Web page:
Galaxy Press has also released the novel in a 1,052 paperback; featuring the original introduction by L. Ron Hubbard (written in October 1980), L. Ron Hubbard Speaks Out on "Battlefield Earth," The Lyrics, Author's Notes, and About the Author.

Galaxy Press; 1,052 pages; $22.95; Amazon

Final Thoughts: Some science fiction fans consider Battlefield Earth to be a 'classic' or a "cult favorite," while non-fans of the genre consider it to be rubbish. Before I started listening to the audiobook, I made sure to keep an open mind and shoved all my old thoughts about the 2000 movie aside.

The first disc kicks off with the original introduction by L. Ron Hubbard, which I thought was a really boring, especially since I had previously skimmed it in the paperback prior to listening to the audiobook. The story is pretty easy to follow as L. Ron Hubbard wrote it in a "pulp fiction" style, though to me it's overly written. The voice-cast does an excellent job with all the characters. I'm not for sure who was the voice of Terl, but he sounded less like an alien or more like a hippie surfer from a cartoon; not that I'm complaining as the character was entertaining.

The sound effects were good, but I've listened to better effects in a few of the "Stores from the Golden Age" than what was in this.

My original plan was to have the audiobook finished within three weeks, but it took me a lot longer than what I had expected. The length for each disc varies from 60 to 75 minutes, with the exception of disc 44 which is 39 minutes. It took me around two months to finish the whopping 47.5 hours audiobook. I tried my best to listen to one or two discs per day while multitasking. However, things came up where I didn't have time to listen to it every single day, but I pushed through it and finally finished it over the weekend.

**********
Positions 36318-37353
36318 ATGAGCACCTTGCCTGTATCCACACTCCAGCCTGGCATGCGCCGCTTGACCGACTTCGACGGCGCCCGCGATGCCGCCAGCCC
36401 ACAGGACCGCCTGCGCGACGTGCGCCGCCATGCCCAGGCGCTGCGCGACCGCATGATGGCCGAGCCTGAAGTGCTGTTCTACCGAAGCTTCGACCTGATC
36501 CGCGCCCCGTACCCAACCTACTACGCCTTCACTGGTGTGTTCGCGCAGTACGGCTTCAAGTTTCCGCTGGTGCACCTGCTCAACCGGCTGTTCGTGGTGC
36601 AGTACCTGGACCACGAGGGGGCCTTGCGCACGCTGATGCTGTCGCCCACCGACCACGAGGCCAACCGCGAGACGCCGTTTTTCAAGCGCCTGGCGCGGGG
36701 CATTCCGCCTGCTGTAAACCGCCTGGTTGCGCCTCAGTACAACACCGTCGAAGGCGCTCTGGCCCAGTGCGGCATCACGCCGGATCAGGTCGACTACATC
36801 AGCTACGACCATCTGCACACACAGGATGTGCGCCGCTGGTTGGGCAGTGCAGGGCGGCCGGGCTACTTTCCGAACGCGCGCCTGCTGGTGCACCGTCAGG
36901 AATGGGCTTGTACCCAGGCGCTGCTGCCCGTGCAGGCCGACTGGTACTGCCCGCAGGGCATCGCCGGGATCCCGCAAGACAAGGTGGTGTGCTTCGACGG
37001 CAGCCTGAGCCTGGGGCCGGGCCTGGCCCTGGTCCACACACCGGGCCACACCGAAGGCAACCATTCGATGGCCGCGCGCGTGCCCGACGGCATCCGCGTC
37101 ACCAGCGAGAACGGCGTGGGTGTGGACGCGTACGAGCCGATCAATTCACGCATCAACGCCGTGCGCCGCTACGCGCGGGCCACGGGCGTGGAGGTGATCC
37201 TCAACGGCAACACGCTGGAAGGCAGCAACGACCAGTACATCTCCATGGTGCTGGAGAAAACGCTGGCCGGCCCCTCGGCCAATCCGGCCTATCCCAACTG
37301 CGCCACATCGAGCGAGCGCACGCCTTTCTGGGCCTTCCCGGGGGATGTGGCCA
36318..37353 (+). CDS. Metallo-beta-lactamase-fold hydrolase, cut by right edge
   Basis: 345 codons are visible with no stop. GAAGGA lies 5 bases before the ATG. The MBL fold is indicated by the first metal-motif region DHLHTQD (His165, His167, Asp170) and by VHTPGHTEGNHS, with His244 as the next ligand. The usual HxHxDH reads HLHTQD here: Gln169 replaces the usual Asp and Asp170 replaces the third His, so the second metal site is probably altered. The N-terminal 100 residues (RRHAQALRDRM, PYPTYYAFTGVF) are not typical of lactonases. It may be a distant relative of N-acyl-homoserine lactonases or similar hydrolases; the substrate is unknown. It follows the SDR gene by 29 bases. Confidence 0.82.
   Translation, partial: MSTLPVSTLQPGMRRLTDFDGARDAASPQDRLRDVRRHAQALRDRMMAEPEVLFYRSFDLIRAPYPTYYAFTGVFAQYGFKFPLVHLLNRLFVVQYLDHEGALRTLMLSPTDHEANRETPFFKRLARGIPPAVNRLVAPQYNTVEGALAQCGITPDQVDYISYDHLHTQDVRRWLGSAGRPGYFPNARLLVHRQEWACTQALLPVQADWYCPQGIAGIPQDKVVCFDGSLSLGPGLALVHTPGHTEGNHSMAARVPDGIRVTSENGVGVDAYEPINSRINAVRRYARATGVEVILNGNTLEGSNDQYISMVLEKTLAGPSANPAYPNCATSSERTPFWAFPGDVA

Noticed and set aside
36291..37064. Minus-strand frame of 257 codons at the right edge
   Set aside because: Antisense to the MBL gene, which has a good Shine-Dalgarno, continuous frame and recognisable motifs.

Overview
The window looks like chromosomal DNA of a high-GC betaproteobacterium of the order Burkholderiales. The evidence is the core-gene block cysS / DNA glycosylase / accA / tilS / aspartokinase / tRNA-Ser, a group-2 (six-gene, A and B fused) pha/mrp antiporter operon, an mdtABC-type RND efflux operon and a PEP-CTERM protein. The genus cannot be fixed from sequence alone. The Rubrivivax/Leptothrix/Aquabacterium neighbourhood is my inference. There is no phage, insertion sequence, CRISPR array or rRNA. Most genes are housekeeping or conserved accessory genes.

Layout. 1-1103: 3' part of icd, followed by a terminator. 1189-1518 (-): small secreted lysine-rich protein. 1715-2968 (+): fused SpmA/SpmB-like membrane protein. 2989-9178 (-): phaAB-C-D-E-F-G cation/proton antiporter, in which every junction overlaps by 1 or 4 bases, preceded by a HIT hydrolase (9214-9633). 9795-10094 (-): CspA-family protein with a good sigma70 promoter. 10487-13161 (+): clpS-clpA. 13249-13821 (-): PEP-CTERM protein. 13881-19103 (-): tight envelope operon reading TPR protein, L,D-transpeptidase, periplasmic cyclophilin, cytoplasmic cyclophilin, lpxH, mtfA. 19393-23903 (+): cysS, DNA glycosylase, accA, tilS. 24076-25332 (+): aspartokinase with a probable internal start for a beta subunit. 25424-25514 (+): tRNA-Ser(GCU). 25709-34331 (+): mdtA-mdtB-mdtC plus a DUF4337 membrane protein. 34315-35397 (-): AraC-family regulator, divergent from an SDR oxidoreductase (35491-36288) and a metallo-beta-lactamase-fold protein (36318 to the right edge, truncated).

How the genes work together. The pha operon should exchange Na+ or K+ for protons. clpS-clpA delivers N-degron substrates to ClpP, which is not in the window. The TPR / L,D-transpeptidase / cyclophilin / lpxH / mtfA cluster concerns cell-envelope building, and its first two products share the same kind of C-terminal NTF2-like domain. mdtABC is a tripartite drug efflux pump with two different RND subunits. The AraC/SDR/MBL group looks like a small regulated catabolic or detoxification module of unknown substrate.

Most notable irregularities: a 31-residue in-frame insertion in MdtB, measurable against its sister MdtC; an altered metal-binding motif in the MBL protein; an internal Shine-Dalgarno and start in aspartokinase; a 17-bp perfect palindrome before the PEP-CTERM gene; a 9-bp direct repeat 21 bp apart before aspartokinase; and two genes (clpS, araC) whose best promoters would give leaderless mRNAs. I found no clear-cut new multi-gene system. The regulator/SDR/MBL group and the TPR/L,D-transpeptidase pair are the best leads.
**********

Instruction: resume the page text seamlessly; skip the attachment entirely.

Overall, Battlefield Earth: A Saga Of The Year 3000 isn't for everyone, mostly thanks to getting a bad rap because of it's origins. When I read a book or listen to an audiobook, I try my best to be unbiased and review the text for what it is, which is exactly what I did for this title. 

Honestly, it's nowhere even close to being a classic science fiction saga (remember I'm not a big sci-fi fan to begin with). It's more of an introduction into the genre; the characters are cliched, the dialogue is silly, and there are way too many unreal moments. Seriously, there is no way weapons and fighter planes would still be in working order after a 1,000 years! I guess that's way it's called fiction.

As for the story itself, I would give it a rating of 3 out of 5, but I'm not reviewing the novel here, I'm reviewing the audiobook! For the audiobook, I'm giving it 4 out of 5 as I was entertained for most of the 47.5 hours running time. Plus, it's a hell of a lot better than 2000 film!

To learn more about #BattlefieldEarth please visit: http://battlefieldearth.com/


*I received a complimentary copy from the publisher. All opinions are my own.